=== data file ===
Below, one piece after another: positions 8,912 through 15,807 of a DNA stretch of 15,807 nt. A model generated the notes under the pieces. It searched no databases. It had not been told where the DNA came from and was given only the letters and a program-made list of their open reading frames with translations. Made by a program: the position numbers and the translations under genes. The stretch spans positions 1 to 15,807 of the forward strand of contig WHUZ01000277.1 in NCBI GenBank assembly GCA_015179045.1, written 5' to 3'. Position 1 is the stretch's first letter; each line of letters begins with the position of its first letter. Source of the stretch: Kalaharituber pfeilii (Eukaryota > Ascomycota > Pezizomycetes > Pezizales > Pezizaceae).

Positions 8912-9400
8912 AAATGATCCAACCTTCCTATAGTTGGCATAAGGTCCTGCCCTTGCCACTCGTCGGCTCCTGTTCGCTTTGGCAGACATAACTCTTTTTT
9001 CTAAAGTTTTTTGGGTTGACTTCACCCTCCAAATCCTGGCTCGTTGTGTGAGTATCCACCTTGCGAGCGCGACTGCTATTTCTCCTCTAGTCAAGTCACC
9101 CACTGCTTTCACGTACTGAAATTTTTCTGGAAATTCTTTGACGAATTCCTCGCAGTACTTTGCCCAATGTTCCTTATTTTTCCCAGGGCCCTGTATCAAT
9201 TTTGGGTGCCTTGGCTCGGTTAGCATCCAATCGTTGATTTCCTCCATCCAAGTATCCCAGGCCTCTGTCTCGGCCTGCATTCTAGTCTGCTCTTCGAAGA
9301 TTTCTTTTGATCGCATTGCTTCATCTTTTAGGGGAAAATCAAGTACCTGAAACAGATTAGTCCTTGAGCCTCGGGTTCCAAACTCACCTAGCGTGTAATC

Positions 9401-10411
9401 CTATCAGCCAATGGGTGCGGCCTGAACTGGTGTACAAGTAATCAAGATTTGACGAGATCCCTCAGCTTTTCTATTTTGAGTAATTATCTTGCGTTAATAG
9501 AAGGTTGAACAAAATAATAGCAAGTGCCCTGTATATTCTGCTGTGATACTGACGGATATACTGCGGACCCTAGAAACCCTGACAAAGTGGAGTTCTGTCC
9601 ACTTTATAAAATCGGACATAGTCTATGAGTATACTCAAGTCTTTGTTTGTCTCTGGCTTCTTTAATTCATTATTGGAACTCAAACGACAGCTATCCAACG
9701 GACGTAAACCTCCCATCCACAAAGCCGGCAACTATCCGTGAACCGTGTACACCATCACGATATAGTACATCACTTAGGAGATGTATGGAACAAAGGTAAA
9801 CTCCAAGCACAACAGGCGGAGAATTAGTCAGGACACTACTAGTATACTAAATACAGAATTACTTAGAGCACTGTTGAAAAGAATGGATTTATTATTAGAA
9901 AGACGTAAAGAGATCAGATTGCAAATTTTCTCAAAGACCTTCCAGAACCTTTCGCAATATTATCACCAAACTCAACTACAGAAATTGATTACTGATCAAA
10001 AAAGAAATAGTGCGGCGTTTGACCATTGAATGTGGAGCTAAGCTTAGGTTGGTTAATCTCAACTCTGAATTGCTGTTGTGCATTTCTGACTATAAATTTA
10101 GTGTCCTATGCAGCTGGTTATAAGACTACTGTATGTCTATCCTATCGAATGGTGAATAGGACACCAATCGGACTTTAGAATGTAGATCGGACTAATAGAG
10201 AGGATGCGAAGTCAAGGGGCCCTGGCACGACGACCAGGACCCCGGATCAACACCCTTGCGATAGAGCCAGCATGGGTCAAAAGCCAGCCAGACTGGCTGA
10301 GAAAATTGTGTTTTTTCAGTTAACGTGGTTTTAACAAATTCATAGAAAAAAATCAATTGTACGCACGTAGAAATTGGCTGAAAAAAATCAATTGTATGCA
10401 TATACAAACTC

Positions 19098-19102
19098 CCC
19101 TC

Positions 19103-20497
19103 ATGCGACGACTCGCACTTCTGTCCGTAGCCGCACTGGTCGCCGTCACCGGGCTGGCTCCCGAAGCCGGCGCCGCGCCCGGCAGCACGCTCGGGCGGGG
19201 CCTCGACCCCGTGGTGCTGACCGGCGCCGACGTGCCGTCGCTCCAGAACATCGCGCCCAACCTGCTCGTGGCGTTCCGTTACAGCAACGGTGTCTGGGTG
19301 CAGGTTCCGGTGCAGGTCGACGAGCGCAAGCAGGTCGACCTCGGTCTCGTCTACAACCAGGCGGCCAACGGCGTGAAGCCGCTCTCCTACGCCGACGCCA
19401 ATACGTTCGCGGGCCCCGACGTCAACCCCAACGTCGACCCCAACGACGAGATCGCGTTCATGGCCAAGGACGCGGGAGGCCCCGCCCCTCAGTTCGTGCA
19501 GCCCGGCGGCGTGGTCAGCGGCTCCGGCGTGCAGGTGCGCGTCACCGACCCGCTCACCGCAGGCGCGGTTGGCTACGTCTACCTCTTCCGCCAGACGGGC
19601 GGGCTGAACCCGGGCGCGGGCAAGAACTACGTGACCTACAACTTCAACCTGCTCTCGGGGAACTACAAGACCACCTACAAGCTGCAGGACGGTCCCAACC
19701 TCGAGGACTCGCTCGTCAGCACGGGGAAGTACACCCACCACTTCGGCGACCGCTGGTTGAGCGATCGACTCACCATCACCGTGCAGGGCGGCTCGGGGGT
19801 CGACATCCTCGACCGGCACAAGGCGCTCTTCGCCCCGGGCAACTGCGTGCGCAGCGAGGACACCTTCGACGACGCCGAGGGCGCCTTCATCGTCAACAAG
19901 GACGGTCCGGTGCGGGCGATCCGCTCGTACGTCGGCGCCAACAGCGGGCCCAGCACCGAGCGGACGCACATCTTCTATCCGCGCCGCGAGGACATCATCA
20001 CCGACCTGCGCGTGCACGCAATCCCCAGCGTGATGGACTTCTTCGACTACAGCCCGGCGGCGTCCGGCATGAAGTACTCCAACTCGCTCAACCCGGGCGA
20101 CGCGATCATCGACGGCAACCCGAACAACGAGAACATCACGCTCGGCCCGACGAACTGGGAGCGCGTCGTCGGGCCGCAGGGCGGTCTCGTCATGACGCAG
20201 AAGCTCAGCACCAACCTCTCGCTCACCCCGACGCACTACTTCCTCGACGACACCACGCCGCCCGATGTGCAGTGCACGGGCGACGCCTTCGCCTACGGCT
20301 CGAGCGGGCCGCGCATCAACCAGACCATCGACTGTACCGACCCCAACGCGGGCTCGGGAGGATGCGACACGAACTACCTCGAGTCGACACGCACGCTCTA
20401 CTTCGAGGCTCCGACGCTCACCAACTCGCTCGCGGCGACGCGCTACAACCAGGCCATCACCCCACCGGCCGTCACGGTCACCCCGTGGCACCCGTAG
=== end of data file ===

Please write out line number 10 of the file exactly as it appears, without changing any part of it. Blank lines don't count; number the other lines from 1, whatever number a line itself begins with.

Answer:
9501 AAGGTTGAACAAAATAATAGCAAGTGCCCTGTATATTCTGCTGTGATACTGACGGATATACTGCGGACCCTAGAAACCCTGACAAAGTGGAGTTCTGTCC